In September 1769, three thousand people descended on Stratford-upon-Avon to celebrate the artistic legacy of the town’s most famous son, William Shakespeare. Attendees included the rich and powerful, the fashionable and the curious, eligible ladies and fortune hunters, and a horde of journalists and profiteers. For three days, they paraded through garlanded streets, listened to songs and oratorios, and enjoyed masked balls. It was a unique cultural moment—a coronation elevating Shakespeare to the throne of genius.
Except it was a disaster. The poorly planned Jubilee imposed an army of Londoners on a backwater hamlet peopled by hostile and superstitious locals, unable and unwilling to meet their demands. Even nature refused to behave. Rain fell in sheets, flooding tents and dampening fireworks, and threatening to wash the whole town away.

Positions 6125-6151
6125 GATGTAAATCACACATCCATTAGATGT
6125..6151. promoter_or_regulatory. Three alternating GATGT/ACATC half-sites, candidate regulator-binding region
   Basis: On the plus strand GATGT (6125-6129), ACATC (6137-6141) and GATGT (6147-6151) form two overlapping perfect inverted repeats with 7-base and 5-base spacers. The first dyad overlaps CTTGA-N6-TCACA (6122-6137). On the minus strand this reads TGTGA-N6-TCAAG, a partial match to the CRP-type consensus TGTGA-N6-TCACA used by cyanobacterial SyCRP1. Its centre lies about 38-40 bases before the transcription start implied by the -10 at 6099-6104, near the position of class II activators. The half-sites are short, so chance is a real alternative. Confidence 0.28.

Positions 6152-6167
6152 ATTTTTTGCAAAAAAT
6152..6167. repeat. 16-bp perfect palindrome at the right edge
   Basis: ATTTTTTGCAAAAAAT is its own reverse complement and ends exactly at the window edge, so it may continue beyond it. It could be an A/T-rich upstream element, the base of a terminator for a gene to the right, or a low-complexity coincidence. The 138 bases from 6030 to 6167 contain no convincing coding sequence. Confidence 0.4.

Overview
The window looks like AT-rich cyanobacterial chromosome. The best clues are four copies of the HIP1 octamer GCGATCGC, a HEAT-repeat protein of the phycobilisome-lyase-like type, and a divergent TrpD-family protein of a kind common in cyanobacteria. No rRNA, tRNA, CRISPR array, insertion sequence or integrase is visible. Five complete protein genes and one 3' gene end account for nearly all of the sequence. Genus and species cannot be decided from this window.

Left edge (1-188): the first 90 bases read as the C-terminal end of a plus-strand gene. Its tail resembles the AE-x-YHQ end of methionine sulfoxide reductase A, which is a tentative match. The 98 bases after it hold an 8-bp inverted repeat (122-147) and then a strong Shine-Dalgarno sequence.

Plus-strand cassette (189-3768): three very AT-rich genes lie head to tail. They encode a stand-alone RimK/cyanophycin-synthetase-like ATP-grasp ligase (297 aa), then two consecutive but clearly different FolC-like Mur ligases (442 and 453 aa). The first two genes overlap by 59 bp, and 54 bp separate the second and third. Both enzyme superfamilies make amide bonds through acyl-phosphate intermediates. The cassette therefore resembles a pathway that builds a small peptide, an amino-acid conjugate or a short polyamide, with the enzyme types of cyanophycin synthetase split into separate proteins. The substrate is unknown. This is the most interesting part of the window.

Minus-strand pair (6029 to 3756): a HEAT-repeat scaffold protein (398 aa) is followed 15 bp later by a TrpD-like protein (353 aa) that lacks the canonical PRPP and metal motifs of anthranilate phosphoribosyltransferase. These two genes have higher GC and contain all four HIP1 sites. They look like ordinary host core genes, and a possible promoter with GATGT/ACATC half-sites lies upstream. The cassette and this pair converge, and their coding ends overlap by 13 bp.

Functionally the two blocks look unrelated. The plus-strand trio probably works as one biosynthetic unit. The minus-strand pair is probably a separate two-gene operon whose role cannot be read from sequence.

Told from the dual perspectives of David Garrick, who masterminded the Jubilee, and James Boswell, who attended it, What Blest Genius? is rich with humor, gossip, and theatrical intrigue. Recounting the absurd and chaotic glory of those three days in September, Andrew McConnell Stott illuminates the circumstances in which William Shakespeare became a transcendent global icon.
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